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  1. LimitlessLiterature

    LimitlessLiterature New Member

    May 31, 2015
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    Using real world languages in fantasy worlds?

    Discussion in 'Setting Development' started by LimitlessLiterature, Jul 10, 2015.

    Hopefully I can explain my predicament properly.
    I'm having trouble thinking up names for the gods/goddesses in the fantasy book I'm planning to write. I didn't want to just use a name generator online and I also didn't want to give them the Latin translation of their element/area of expertise as their name (because I want to be as original as possible and stay away from cliches). So I thought, hey, how about I give them names from my own culture? I'm half Lithuanian, half French, but Lithuanian culture is what I've grown up in. Anyways, I want to give the God of Fire the name Gaisras, the God of Air/Wind the name Vėjas, etc. But, I don't really feel the need to base anything else besides place names off my culture. Lithuania has amazing architecture, religion, mythology, etc, but I don't want to use it in the work I am planning. Is that okay?
    Simpson17866 likes this.
  2. BayView

    BayView Contributing Member Contributor

    Sep 6, 2014
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    Seems okay to me - the vast majority of English-language readers will have no idea what the names mean!
    Clover and Simpson17866 like this.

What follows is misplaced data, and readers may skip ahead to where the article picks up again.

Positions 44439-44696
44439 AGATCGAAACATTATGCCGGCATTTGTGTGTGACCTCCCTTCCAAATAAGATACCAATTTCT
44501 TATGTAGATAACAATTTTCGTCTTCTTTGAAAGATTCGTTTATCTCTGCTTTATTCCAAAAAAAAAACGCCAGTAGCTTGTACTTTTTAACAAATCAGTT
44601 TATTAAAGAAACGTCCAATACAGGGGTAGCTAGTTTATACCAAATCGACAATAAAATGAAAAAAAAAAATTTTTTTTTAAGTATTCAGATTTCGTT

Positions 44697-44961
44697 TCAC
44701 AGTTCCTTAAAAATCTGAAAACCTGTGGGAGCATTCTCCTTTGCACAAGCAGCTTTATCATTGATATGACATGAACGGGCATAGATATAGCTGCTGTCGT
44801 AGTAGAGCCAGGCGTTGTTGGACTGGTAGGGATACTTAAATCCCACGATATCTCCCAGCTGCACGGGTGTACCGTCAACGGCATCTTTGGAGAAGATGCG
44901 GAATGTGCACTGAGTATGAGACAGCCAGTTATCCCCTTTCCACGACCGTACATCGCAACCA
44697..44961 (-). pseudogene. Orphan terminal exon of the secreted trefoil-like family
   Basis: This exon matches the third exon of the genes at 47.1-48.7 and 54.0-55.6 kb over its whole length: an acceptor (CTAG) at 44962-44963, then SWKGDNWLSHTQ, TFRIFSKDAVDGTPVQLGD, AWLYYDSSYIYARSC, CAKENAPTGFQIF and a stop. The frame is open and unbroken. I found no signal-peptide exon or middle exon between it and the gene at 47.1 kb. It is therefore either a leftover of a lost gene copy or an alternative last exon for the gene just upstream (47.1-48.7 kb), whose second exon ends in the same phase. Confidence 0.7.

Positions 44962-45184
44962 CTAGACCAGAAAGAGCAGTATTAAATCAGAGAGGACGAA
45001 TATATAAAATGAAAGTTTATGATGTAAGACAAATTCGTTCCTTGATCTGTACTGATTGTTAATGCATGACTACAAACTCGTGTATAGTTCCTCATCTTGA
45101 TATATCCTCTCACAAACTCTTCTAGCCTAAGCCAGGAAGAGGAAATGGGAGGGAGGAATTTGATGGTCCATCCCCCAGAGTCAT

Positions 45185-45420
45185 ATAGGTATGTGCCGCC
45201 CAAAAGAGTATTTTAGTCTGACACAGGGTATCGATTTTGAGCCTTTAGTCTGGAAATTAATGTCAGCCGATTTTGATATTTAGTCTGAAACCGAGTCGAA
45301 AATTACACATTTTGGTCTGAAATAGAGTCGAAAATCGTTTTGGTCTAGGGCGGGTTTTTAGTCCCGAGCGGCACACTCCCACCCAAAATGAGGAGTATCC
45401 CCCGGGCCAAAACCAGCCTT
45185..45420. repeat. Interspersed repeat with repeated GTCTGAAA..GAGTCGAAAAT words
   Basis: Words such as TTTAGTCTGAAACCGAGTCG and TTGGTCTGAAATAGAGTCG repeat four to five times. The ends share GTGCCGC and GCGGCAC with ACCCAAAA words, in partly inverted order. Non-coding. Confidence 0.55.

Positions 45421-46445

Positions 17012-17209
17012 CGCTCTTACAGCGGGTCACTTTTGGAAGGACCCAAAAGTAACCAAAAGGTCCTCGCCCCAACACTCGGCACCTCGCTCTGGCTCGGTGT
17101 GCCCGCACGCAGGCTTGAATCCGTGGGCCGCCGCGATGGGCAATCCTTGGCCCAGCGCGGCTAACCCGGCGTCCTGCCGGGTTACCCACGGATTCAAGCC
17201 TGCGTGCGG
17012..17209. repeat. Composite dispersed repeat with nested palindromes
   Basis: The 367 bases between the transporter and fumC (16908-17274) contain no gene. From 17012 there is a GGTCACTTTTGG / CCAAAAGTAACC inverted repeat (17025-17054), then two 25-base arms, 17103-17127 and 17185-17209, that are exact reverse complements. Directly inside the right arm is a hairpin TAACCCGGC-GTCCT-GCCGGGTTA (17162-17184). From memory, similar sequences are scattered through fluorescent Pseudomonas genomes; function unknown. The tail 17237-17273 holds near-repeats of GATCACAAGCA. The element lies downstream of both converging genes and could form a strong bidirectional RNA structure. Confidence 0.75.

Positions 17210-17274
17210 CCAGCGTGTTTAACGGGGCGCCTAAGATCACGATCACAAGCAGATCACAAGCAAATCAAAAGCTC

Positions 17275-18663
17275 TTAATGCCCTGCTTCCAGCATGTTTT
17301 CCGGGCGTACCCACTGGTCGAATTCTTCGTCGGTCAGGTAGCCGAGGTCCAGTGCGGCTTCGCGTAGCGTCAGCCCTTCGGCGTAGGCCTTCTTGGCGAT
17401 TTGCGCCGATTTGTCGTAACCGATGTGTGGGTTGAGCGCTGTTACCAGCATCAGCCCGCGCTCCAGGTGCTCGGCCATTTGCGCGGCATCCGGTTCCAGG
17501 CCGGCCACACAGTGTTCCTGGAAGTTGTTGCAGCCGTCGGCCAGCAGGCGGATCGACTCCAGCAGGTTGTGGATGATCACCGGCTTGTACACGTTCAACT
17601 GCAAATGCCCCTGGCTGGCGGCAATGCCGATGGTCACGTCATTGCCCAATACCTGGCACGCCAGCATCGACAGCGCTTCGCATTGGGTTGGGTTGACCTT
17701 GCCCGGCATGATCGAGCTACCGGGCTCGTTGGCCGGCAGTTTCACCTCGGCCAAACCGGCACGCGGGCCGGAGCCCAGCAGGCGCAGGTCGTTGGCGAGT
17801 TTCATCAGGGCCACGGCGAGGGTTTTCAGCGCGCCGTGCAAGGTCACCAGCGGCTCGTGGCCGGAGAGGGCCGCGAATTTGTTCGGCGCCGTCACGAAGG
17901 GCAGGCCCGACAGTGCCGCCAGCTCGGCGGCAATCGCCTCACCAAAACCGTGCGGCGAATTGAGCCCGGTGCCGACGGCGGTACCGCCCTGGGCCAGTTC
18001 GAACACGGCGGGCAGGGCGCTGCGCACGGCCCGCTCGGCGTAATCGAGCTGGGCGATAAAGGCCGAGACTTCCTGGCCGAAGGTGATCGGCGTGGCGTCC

3. GuardianWynn

    GuardianWynn Contributing Member Contributor

    Nov 12, 2014
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    I think it comes down to a few factors.

    Do they become gods? If so it is a completely logical conclusion that they had normal names first.

    If they are born gods it can still work. It is your world. The thing to do is to write it so well that you give these characters and there names meaning. Instead of the names innately have meaning.
  4. Void

    Void Contributing Member

    Dec 28, 2014
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    It kind of depends on who gave these gods their names. Are the gods in that world canonically real, as in, do they really exist at all in the story, or are they just assumed to exist by the people? If the former, did the gods reveal their names to the people, or did the people simply name them? If the gods named themselves then you can name them whatever you want, but if the people named them then it would make sense for them to have names that are linguistically similar to their language.
    What I mean by this is that it wouldn't really make sense for them to name the gods with Lithuanian names if their language doesn't sound anything similar to Lithuanian. Judging by what you've said, I'm guessing some of their culture and language is somewhat based upon Lithuanian culture/language, so it would most likely be fine.
  5. Shadowfax

    Shadowfax Contributing Member Contributor

    Aug 27, 2014
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    Unless your gods are real, they will be named by the people in their language. Thus the Native North Americans had the Thunderbird.